1 Introduction

Data visualisation is a powerful tool used for data analysis and exploration in many fields. Genomics data analysis is one of these fields where good visualisation tools can be of great help. The aim of karyoploteR is to offer the user an easy way to plot data along the genome to get broad wide view where it is possible to identify genome wide relations and distributions.

karyoploteR is based on base R graphics and mimicks its interface. You first create a plot with plotKaryotype and then sequentially call a number of functions (kpLines, kpPoints, kpBars…) to add data to the plot.

karyoploteR is a plotting tool and only a plotting tool. That means that it is not able to download or retrieve any data. The downside of this is that the user is responsible of getting the data into R. The upside is that it is not tied to any data provider and thus can be used to plot genomic data coming from anywhere. The only exception to this are the ideograms cytobands, that by default are plotted using pre-downloaded data from UCSC.

2 Tutorial and Examples

In addition to this vignette, an detailed step-by-step tutorial and a set of complex examples with complete code are available at []

3 Quick Start

The basic idea behind karyoploteR has been to create a plotting system inspired by the R base graphics. Therefore, the basic workflow to create a karyoplot is to start with an empty plot with no data apart from the ideograms themselves using plotKaryotype and then add the data plots as required. To add the data there are functions based on the R base graphics low-level primitives -e.g kpPoints, kpLines, kpSegments, kpRect… - that can be used to plot virtually anything along the genome and other functions at a higher level useful to plot more specific genomic data types -e.g. kpPlotRegions, kpPlotCoverage…-.

This is a first simple example plotting a set of regions representing copy-number gains and losses using the kpPlotRegions function:

  gains <- toGRanges(data.frame(chr=c("chr1", "chr5", "chr17", "chr22"), start=c(1, 1000000, 4000000, 1),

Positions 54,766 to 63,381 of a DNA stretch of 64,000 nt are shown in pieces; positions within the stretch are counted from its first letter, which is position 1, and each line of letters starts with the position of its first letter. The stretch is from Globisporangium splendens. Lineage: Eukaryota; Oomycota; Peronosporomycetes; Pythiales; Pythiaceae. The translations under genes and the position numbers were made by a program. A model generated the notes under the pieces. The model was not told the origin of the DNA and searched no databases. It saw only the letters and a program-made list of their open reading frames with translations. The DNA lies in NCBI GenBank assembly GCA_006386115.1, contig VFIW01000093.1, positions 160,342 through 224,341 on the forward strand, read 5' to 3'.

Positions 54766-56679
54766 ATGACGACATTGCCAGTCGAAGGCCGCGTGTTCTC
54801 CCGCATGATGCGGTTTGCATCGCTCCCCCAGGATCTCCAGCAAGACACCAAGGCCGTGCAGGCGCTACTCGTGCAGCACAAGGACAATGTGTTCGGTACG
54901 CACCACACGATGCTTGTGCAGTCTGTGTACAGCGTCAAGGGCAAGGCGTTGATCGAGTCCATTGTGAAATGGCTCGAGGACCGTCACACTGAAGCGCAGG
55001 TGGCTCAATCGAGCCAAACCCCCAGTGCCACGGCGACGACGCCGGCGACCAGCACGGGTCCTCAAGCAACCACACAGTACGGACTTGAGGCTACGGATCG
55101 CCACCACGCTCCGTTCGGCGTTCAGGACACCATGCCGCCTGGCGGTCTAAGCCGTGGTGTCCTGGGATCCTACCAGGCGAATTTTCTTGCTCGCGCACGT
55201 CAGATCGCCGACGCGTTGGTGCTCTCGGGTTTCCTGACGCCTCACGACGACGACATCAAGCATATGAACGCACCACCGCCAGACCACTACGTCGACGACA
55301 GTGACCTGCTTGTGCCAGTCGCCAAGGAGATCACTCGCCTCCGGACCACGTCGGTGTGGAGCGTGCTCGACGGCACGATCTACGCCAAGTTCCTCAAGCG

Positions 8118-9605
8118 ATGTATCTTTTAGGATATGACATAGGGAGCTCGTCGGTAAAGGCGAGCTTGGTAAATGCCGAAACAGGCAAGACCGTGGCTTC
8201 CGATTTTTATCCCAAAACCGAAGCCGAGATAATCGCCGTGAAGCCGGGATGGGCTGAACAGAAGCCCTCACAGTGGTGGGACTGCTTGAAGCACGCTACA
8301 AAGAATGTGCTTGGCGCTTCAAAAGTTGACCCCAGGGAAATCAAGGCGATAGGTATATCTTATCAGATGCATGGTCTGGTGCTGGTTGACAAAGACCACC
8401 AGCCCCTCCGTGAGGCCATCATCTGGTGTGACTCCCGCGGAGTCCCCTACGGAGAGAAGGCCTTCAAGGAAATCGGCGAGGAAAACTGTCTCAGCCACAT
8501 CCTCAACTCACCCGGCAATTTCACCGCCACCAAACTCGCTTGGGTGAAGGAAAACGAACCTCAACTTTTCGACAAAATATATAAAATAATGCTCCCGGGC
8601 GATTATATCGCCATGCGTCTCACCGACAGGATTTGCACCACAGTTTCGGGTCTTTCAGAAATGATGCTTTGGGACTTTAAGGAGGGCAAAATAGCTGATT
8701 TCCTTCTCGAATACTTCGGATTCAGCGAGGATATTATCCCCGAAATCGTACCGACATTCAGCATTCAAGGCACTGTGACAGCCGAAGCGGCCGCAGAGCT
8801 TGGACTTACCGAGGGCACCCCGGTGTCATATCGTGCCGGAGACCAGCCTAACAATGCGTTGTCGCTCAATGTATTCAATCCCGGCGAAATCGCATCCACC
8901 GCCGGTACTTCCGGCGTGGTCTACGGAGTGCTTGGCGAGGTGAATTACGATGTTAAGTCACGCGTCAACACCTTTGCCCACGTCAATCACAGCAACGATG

end=c(5000000, 3200000, 80000000, 1200000)))
  losses <- toGRanges(data.frame(chr=c("chr3", "chr9", "chr17"), start=c(80000000, 20000000, 1),
                       end=c(170000000, 30000000, 25000000)))
  kp <- plotKaryotype(genome="hg19")
  kpPlotRegions(kp, gains, col="#FFAACC")
  kpPlotRegions(kp, losses, col="#CCFFAA")

As you can see, the plotKaryotype returns a KaryoPlot object that has to be passed to any subsequent plot call.

plotKaryotype accepts a number of parameters but the most commonly used are genome, chromosomes and plot.type. The genome and chromosomes are used to specify the genome to be plotted (defaults to hg19 and which chromosomes to plot (defaults to canonical). The plot.type parameter is used to select between different modes of adding data to the genome (above, below or on the ideograms).

For example, to create a plot of the mouse genome with data above the ideograms we would use this:

  kp <- plotKaryotype(genome="mm10", plot.type=1, main="The mm10 genome")

And to plot the first thee chromosomes of the hg19 human genome assembly with data above and below them:

  kp <- plotKaryotype(genome="hg19", plot.type=2, chromosomes=c("chr1", "chr2", "chr3"))

All low-level plotting functions share a similar interface, and in general, they accept the standard R plotting parameters (lwd, cex, pch, etc…). The simplest way (althought not always the most convenient) is to treat them as the equivalent R base plotting functions with an additional chr parameter. As an example, we can create a set of random 1 base regions (using regioneR createRandomRegions) and add a random y value to them: <- createRandomRegions(genome="hg19", nregions=1000, length.mean=1,,
                      mask=NA, non.overlapping=TRUE)